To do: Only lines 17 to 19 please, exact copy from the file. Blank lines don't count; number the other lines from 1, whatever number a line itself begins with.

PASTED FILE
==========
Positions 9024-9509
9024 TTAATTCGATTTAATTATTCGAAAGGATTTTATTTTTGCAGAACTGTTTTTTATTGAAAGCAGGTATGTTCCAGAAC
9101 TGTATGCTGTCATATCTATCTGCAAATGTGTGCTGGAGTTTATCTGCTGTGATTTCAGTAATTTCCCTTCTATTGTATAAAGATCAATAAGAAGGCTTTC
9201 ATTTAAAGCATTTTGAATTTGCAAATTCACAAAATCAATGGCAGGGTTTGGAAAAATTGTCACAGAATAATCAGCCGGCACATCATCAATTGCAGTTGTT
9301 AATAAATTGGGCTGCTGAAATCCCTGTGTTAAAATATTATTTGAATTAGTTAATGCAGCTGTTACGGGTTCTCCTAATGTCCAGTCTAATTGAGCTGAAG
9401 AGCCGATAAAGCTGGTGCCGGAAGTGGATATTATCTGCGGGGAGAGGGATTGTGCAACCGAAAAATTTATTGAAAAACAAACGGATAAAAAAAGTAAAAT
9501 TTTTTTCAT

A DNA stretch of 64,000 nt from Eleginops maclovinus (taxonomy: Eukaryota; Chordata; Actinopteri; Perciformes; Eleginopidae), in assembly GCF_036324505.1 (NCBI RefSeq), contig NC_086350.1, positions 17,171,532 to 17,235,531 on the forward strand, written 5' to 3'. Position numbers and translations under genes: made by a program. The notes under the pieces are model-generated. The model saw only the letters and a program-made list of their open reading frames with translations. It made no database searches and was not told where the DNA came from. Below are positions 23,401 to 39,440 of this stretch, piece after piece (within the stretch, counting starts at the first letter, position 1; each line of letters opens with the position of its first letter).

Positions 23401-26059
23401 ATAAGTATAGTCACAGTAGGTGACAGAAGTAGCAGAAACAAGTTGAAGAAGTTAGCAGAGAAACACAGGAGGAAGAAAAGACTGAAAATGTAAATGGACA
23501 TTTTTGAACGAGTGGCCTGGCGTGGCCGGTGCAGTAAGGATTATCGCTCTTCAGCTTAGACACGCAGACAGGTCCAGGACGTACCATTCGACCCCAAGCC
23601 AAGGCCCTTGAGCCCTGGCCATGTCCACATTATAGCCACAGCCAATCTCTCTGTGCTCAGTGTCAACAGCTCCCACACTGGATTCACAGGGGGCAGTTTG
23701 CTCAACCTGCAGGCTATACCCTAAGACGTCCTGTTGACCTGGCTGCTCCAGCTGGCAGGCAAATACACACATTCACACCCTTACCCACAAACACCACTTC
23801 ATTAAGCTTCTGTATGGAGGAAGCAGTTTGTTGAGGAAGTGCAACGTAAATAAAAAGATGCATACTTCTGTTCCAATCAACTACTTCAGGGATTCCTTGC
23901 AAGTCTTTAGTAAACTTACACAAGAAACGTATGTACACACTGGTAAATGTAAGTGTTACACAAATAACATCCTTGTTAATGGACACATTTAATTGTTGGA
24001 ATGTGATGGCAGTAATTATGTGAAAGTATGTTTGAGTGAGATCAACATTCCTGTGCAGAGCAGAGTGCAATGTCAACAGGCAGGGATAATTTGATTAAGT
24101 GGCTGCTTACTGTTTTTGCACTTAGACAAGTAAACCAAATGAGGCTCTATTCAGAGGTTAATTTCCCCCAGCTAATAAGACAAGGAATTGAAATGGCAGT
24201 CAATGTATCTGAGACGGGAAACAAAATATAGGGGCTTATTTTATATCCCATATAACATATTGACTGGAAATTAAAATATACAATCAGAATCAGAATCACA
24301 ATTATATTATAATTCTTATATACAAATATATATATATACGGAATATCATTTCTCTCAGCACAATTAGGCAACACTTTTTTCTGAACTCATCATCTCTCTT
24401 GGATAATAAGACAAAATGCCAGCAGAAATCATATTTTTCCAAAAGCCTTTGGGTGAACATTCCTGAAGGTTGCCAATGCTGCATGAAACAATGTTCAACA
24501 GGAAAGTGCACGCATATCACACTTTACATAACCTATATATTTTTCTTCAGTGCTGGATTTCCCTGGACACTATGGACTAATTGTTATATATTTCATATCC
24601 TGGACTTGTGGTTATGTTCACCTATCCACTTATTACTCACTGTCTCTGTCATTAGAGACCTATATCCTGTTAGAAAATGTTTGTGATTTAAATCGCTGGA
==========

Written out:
24101 GGCTGCTTACTGTTTTTGCACTTAGACAAGTAAACCAAATGAGGCTCTATTCAGAGGTTAATTTCCCCCAGCTAATAAGACAAGGAATTGAAATGGCAGT
24201 CAATGTATCTGAGACGGGAAACAAAATATAGGGGCTTATTTTATATCCCATATAACATATTGACTGGAAATTAAAATATACAATCAGAATCAGAATCACA
24301 ATTATATTATAATTCTTATATACAAATATATATATATACGGAATATCATTTCTCTCAGCACAATTAGGCAACACTTTTTTCTGAACTCATCATCTCTCTT